Dr Martin Kerres founded this winery "by accident" when searching for a Tuscan summer home. He fell in love with the small town of Maremma and now aims to produce the best wine in the region. His young Sangiovese wines were planted in 2009 and have a surprising depth of flavour and character. The vineyard's location high on a Tuscan hillside overlooking the Mediterranean benefits from plenty of sun as well as cool sea breezes. Cherry, raspberry, redcurrant and cranberry on the palate, with a peppery, spicy, vanilla finish and chewy tannins. The wine is biological and organic, but does benefit from 28mg/L of sulphites and filtration - possibly explains why I liked it.  Previous vintages have raked in awards and to be honest, the bottle would look pretty sexy on a shelf. That said, I'd have probably scored higher if their representative (I believe Director of Sales) wasn't the most miserable man I've ever come across.

4. Blanc de Noirs, Weingut Georgium, Karnten, Austria, 2012
Everyone should know by now that I like a cheeky BdN and this was the pick of the event for me. I headed over to the Georgium stand after a recommendation from our GM James, who said this wine was worth a taste. Aside from the wine being good, it looks from their website as though the winery would be a great place to spend a weekend! Producing purely from Burgundian varietals, their BdN contains no sulphites and is produced using only traditional methods. The red fruit comes through in the form of tart raspberry and a hint of under-ripe strawberry. High acidity also gives a citrus and gooseberry edge, creating a wine that would be perfect to sip outside under the warm summer sun.

3. Estate Zinfandel, Coturri Winery, Sonoma Mountain, California, USA, 1996
The age of this bottle goes against everything I've discussed earlier in this blog - if truly un-sulphited how do they do it? It was actually very enjoyable! The vineyard was first planted in 1967 and its unique position high on Sonoma Mountain ensures slightly cooler temperatures in the summer and conversely slightly milder winters due to the South-Easterly exposure. Incidentally, we also tried their 1987(!) Estate Zinfandel and 1980(!!!) New Vine Cabernet Sauvignon, both of which would have made my Top 10 had there been one, but for my palate were slightly too old to hit the Top 5. Being used to relatively young Zinfandel, the palate took me by surprise. This Zinfandel was smoky and slightly earthy, with a honeyed raisin nose. The palate had more raisin, along with plum, red cherry, raspberry, and herbs, leading to a slight spice on the finish, with a hint of old leather, more smoke and cured meat. The tannin was medium to high and slightly chewy. All round a very interesting and interesting aged Zinf. It's true that sulphites will have dampened all of these flavours that were bursting through - a great example of how to do natural wine properly.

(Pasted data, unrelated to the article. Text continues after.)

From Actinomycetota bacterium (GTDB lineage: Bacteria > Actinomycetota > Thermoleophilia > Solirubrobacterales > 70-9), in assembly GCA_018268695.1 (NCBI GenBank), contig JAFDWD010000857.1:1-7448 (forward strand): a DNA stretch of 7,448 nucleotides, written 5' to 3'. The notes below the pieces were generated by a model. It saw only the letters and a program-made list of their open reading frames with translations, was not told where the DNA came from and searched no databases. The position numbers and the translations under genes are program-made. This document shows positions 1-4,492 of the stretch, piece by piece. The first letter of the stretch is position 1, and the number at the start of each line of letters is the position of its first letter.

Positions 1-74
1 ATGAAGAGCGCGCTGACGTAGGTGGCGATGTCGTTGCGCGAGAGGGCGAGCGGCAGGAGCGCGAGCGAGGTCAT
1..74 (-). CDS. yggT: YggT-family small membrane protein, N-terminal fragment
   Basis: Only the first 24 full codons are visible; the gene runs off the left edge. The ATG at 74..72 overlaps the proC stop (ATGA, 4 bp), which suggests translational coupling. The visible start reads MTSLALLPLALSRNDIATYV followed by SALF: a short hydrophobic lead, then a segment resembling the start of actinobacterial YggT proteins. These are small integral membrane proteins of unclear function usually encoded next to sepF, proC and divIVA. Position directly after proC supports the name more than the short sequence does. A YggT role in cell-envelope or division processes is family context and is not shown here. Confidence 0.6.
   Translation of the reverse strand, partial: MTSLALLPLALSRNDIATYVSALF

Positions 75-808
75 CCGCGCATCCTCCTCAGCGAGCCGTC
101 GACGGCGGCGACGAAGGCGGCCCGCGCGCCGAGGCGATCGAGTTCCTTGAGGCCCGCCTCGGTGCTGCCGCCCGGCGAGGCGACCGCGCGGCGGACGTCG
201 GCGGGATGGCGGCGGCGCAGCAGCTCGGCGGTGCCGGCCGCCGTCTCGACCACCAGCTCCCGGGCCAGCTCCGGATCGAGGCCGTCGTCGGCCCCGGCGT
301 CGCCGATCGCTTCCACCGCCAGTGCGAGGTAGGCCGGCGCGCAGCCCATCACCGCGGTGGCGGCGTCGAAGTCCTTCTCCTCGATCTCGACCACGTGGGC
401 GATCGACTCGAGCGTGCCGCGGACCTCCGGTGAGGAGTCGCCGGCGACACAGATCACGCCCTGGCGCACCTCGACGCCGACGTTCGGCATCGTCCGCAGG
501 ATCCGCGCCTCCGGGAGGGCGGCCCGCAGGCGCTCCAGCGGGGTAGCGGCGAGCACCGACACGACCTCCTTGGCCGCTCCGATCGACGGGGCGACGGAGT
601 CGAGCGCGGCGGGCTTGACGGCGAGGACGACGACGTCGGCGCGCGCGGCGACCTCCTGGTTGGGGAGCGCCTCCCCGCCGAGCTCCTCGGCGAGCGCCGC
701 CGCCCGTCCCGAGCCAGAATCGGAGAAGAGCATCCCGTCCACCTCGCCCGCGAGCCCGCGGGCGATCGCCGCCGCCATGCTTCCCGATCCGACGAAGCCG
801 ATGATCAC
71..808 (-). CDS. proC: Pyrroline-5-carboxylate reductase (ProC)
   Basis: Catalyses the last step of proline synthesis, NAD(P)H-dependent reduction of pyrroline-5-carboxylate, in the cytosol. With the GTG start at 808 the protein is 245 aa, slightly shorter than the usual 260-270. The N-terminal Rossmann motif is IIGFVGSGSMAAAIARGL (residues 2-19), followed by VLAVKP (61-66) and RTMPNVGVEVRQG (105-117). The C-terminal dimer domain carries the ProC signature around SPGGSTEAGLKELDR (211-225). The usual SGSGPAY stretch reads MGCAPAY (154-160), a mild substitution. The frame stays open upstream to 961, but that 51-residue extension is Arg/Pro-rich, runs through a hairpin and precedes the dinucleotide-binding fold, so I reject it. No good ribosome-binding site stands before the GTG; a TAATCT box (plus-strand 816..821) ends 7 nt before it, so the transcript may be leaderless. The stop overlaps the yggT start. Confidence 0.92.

2. "Rachel" Pinot Noir, Seresin Estate, Marlborough, New Zealand, 2012
The guys at Seresin had four Pinot Noirs on show and the quality was evident throughout, but the "Rachel" blend really stood out for me. Robert Parker has actually given the 2010 vintage 90 points and the wine has stood up well with all of the top critics. Located in the Wairau Valley near Marlborough, we get all of the expected nuances of wines from this corner of New Zealand. Light in body, with high acidity and lots of fruit. Whereas the "Tatou" PN was bigger, deeper and more earthy, I thought that the "Rachel" was more approachable, easy-drinking and fruity - the things I guess most people look for in a New Zealand Pinot. The nose was sweet and fruity, predominantly ripe strawberries with a touch of plum. More strawberry on the palate, along with red cherry, redcurrant and a touch of pepper and lots of spice from the oak. Seresin's range is currently for sale at Wine Direct, but at the price I wouldn't say they are exceptional value for money.

1. Zinfandel, Old World Winery, Russian River Valley, California, USA, 2009
Is it just coincidence that another Californian Zinfandel has made it into this list - is it where my tastes lie, or is it just that the guys over in Western California are leading the way in this style of wine? Either way, I thought this wine was delicious. In fact, it was the only wine of the day that I went back for a second taste. The winemaker, Darek Trowbridge, was such a character and extremely eager to tell us about his wines. His whole selection was great and I need to particularly mention the 2010 Abourious, which at $55 on his own website shows how regarded these wines are. His Zinfandel, however was the star of the show for me. Fresher and fruitier than the 1996 Coturri above, the palate was full of darker blackberry and black cherry flavours, along with sweet tobacco, baking spice and rounded with nice, chewy tannin.

Natural wine really isn't for everyone. It's a gamble, but I suppose everyone loves an occasional gamble and in the instance of the above examples it really paid off. It's interesting, it's different and it's raw, just as the name of the event suggests. It has attracted a whole new audience to the world of wine - a younger audience, and that's not a bad thing. Unfortunately the wine itself is also incredibly fragile, it's temperamental and it's too often, well, bad... I leave the RAW Wine Fair with a much greater knowledge of natural wine and although I'd never turn down a taste or a sample, I feel that it's just too much of a risk to buy, whether for myself or for the pub. Whilst I understand the concept and though process behind natural wine, I just can't get my head around why anyone would actually produce it.